You searched for: “exorcise
exercise, exercise, exorcise
exercise (EK suhr sighz") (verb)
1. To train; to work out; to keep fit: Christi attempted to go to the gymnasium daily to exercise so she would be ready to run the marathon.
2. To carry out an official function or duty: Gavin will exercise his responsibilities as vice president to the best of his ability.
exercise (EK suhr sighz") (noun)
Physical activity typically with a focus; for example, building great abs or any activity carried out with a purpose such as learning a new language: Exercise in the gym is one way to build up your body, but people need to exercise with caution and use the equipment appropriately.
exorcise (EK sor sighz" EKS or sighz") (verb)
To free or to get rid of something that is perceived as evil or difficult: Irwin joined the freedom march as a way to exorcise himself from feeling guilty about his ancestors.

The novel was about a priest who tried to exorcise demons from a young man and his sister.

As an exercise of his authority as mayor, Sandford had to arrange for a shaman to come to his town to exorcise the evil spirits that were believed to haunt the community.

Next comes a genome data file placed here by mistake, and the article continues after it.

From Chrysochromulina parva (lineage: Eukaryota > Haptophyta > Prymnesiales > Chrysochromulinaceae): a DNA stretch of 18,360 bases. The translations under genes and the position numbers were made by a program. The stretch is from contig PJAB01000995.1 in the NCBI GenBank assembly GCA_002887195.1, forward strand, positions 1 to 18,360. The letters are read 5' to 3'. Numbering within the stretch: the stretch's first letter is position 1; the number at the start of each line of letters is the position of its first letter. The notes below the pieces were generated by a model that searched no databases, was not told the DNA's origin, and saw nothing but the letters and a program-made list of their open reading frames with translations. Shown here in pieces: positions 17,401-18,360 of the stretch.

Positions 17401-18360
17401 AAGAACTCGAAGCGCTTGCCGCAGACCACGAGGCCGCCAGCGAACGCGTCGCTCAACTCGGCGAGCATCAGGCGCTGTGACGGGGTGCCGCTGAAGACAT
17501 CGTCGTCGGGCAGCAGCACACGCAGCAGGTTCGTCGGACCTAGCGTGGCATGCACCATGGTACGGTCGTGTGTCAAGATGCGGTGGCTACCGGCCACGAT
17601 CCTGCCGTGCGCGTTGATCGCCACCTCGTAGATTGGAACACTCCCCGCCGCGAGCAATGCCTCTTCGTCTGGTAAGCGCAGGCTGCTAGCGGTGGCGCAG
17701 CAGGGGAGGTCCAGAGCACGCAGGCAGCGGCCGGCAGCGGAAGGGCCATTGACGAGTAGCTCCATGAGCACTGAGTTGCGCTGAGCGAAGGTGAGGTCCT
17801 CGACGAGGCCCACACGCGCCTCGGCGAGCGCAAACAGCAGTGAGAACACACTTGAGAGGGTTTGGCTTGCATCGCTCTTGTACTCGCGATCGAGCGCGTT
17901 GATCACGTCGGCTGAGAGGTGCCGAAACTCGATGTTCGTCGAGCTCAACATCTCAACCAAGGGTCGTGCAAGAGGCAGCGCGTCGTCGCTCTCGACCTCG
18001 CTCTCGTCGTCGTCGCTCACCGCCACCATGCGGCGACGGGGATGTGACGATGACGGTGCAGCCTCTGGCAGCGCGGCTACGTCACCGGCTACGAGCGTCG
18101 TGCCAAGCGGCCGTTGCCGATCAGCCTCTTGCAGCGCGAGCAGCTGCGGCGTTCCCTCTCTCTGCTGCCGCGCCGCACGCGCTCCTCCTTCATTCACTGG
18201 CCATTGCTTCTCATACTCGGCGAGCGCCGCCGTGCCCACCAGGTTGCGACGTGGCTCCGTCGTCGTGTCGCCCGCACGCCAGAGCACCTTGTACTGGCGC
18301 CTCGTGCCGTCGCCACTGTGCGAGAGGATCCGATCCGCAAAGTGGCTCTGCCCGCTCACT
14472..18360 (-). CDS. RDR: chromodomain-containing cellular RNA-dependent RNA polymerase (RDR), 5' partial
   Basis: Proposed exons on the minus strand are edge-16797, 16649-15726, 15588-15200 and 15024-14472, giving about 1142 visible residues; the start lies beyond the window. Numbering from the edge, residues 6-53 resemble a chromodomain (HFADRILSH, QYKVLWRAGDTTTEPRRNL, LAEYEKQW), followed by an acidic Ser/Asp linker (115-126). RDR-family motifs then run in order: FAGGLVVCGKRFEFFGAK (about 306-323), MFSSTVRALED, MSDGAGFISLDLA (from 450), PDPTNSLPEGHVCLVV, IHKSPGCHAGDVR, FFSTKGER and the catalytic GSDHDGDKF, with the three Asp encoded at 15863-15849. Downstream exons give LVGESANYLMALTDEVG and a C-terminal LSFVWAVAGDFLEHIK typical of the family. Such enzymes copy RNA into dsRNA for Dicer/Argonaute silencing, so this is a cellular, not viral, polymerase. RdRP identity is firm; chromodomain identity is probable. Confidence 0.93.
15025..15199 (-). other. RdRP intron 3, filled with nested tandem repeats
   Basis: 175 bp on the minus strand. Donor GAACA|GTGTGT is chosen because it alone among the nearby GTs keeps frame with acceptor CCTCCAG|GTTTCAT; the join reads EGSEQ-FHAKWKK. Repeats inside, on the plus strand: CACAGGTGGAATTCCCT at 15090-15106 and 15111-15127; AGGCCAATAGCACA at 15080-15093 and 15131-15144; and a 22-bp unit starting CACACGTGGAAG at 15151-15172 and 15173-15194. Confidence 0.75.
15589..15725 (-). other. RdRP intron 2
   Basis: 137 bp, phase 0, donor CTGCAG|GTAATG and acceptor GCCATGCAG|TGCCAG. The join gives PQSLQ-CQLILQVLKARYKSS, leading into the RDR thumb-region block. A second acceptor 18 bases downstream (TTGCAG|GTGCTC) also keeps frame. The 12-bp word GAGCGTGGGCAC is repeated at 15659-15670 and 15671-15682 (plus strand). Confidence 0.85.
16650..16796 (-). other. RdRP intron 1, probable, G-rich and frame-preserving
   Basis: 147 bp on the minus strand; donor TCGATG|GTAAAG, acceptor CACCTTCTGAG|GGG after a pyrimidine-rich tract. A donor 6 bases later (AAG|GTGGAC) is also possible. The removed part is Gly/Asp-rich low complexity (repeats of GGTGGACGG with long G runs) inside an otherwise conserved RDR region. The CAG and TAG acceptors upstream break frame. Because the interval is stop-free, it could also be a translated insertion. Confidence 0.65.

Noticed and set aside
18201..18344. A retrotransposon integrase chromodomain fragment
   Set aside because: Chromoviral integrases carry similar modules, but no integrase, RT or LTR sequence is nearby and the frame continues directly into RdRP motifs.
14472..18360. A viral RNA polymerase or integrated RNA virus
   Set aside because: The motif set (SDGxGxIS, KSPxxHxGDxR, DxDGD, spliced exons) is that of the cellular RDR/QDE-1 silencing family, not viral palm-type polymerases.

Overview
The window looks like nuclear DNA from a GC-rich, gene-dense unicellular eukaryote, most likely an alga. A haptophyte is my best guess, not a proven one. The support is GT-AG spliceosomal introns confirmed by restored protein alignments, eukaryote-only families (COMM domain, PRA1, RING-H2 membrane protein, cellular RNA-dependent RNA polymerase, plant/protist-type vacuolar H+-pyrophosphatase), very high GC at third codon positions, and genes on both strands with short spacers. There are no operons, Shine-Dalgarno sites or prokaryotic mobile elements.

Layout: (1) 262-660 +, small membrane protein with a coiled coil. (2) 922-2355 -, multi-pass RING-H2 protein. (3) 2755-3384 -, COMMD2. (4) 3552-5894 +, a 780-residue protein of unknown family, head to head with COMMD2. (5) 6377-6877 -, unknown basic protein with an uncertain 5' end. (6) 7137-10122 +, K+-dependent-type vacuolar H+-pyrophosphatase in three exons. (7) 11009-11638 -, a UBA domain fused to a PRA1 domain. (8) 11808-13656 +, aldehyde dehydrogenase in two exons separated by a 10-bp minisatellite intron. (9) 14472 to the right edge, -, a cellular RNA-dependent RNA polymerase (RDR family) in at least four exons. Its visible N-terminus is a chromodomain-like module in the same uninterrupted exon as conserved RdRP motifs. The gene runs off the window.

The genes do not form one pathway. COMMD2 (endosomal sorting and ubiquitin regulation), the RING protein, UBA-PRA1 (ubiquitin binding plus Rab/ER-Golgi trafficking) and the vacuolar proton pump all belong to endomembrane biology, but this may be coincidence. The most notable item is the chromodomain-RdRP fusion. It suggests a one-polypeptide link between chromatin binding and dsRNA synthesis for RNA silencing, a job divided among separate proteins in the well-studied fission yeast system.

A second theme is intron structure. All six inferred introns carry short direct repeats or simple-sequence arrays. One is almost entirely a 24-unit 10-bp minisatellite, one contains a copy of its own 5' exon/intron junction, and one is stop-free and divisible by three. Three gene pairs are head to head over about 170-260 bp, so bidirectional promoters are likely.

exorcise, exorcises, exorcising; exorcize
1. To expel (an evil spirit) by or as if by incantation, command, rituals, or prayer; with the intention of ridding a person or place of a supposed presence or influence of evil spirits.
2. To free from evil spirits or malign influences; such as, to clear the mind of a painful or oppressive feeling or memory.
3. Etymology: driving out (an evil spirit) by prayers, ceremonies, etc.; borrowed from Old French exorciser, from Late Latin exorcizare, from Greek exorkizein, "exorcise, to bind by oath" (ex-, "out of" + horkizein, "to cause" or "to make a person swear, to administer an oath to", from horkos, "oath"; also literally, limitation, binding).

As noted above, "oath" is to be found at the etymological heart of exorcise, a term going back to the Greek word exorkizein, meaning "to swear in, to take an oath by, to conjure", and "to exorcise".

The English word "exorcise" is first recorded in English possibly before the beginning of the 15th century; and in this use, exorcise means "to call up" or "to conjure spirits" rather than "to drive out spirits"; a different sense which was first recorded in 1546.

This entry is located in the following unit: exorcis- + (page 1)